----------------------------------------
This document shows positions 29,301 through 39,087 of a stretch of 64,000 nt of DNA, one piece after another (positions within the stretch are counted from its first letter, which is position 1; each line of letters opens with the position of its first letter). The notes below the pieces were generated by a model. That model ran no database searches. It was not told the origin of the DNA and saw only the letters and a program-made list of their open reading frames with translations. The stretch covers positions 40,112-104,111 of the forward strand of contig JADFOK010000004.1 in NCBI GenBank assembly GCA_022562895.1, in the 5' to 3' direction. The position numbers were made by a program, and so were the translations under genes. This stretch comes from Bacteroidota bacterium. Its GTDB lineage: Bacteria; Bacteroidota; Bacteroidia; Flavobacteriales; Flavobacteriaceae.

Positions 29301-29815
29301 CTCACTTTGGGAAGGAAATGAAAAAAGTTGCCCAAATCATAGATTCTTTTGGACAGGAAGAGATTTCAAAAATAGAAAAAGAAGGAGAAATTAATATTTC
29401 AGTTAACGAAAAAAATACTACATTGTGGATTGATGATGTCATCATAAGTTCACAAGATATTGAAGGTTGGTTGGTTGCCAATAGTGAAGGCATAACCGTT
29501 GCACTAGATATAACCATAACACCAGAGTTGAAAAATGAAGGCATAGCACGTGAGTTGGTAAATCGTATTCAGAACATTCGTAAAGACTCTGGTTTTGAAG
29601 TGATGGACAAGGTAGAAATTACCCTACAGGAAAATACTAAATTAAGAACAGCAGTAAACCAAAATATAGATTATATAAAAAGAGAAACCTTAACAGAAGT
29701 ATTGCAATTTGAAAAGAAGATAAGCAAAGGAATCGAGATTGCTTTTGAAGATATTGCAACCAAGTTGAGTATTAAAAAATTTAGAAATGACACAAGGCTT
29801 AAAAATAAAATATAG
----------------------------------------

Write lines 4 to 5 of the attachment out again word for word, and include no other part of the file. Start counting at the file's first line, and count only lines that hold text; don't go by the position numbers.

29401 AGTTAACGAAAAAAATACTACATTGTGGATTGATGATGTCATCATAAGTTCACAAGATATTGAAGGTTGGTTGGTTGCCAATAGTGAAGGCATAACCGTT
29501 GCACTAGATATAACCATAACACCAGAGTTGAAAAATGAAGGCATAGCACGTGAGTTGGTAAATCGTATTCAGAACATTCGTAAAGACTCTGGTTTTGAAG